Recently PDCN has completed successfully five-year EDIP (Education Development and Improvement Programme) project in 59 government schools with the financial support from AusAid through Aga Khan Foundation Pakistan. The major goal of the EDIP was to contribute to the overall socio-economic development of Gilgit-Baltistan through enhancing access and equity; improving the quality and relevance of education; and strengthening the governance and management of the Government Education Department of Gilgit-Baltistan. To achieve the overall goals of the project PDCN, along with other educational strategies and intervention also takes the full advantage of the latest Information and Communication Technologies available in GB to accelerate the achievement of EDIP goals. Schools have been facilitated with computers and internet. Computer trainings have been conducted for head teachers and teachers.
Along with its major focus on integrity, quality, relevance and access (IQRA) in all the programmes offered by PDCN, also emphases and keeps a very professional and sharp eye on the newly emerging trends of information and communication technology (ICT), which is rapidly influencing all the sectors of life generally and education particularly. Pakistan is of course not the exception as ICT is also strongly taking roots in the country, which is a developing nation with a population of approximately more than 160 million and it, ranked 134th out of 177 countries on the 2006 Human Development Index (UNDP, 2006). The ICT sector in Pakistan is growing, particularly from the educational perspective. Over the last many years, however, provision of computers has been one of the major focus areas for the government. There is a growing realization among policy-makers that computers hold great potential to the extent that the government is encouraging the use of computers in education.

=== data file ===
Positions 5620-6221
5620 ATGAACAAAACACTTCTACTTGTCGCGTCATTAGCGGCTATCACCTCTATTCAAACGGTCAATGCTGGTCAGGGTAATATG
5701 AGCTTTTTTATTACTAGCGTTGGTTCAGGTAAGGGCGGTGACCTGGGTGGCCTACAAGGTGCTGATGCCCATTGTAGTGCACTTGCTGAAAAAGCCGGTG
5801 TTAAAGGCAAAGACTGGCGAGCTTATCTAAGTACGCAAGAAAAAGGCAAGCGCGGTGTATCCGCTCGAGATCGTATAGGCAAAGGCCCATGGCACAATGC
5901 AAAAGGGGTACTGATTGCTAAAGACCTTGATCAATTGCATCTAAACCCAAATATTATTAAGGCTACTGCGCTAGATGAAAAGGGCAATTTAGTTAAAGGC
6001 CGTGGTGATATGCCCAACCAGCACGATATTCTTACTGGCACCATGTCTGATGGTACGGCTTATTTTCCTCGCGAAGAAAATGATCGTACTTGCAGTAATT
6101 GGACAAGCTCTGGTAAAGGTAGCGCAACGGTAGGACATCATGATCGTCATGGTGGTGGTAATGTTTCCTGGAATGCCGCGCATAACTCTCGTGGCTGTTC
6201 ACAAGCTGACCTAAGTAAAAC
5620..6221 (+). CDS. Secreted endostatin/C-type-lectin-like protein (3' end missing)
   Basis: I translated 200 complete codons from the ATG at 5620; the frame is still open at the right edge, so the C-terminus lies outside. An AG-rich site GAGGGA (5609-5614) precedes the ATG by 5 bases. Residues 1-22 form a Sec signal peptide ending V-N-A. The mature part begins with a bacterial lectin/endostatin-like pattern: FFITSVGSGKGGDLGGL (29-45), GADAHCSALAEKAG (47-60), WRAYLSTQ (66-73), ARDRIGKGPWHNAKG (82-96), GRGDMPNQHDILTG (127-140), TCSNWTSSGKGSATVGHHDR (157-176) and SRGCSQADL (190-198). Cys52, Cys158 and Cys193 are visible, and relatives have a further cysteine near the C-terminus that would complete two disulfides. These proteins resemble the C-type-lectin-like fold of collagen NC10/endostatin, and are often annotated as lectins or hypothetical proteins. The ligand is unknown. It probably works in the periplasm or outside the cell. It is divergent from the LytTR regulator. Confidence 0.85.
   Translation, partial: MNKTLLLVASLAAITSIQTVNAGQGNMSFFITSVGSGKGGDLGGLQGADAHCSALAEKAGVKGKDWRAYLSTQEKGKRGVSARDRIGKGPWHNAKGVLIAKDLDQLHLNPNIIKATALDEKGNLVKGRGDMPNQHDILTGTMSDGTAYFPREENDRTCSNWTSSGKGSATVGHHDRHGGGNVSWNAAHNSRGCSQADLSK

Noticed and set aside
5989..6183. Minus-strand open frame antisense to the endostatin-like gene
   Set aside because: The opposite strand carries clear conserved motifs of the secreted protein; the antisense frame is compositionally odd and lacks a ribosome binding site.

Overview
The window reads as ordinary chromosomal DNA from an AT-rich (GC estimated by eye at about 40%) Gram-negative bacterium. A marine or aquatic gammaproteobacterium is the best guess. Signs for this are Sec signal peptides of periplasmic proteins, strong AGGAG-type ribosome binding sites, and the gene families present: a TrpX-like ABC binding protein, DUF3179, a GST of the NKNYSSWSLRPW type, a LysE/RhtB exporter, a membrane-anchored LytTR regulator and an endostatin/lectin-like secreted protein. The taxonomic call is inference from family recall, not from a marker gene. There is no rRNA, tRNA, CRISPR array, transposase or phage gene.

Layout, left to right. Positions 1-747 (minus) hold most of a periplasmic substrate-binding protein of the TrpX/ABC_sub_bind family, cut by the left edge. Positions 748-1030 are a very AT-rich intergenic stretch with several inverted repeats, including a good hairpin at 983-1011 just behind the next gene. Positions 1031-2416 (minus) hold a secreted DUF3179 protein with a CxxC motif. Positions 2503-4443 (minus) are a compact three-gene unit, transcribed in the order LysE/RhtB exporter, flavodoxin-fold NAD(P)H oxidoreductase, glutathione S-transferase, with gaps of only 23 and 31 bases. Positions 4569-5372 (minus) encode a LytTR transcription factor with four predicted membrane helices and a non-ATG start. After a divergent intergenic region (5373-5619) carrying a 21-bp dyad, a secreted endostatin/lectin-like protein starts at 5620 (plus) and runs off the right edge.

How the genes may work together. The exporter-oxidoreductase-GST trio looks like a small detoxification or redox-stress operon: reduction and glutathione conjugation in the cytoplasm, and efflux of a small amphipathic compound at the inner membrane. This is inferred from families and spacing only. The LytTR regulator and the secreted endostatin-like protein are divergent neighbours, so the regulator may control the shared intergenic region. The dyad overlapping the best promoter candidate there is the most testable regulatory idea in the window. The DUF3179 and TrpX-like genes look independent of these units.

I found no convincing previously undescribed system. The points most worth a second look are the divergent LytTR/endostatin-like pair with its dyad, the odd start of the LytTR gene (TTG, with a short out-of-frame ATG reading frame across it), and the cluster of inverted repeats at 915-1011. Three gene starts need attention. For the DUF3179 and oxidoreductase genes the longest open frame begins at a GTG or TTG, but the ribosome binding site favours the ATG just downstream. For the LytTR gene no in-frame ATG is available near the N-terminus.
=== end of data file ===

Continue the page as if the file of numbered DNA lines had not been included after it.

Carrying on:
Technology is becoming the medium for teaching and learning and ICT has distinct advantages that surpass the classroom environment. The vision laid down by Pakistan’s education policy is to have education for all its citizens and many programmes have been launched by the provincial as well as Federal Government to achieve these goals (National Education Policy, 2009). Yet, our country is behind others that have successfully developed ‘Knowledge Societies’.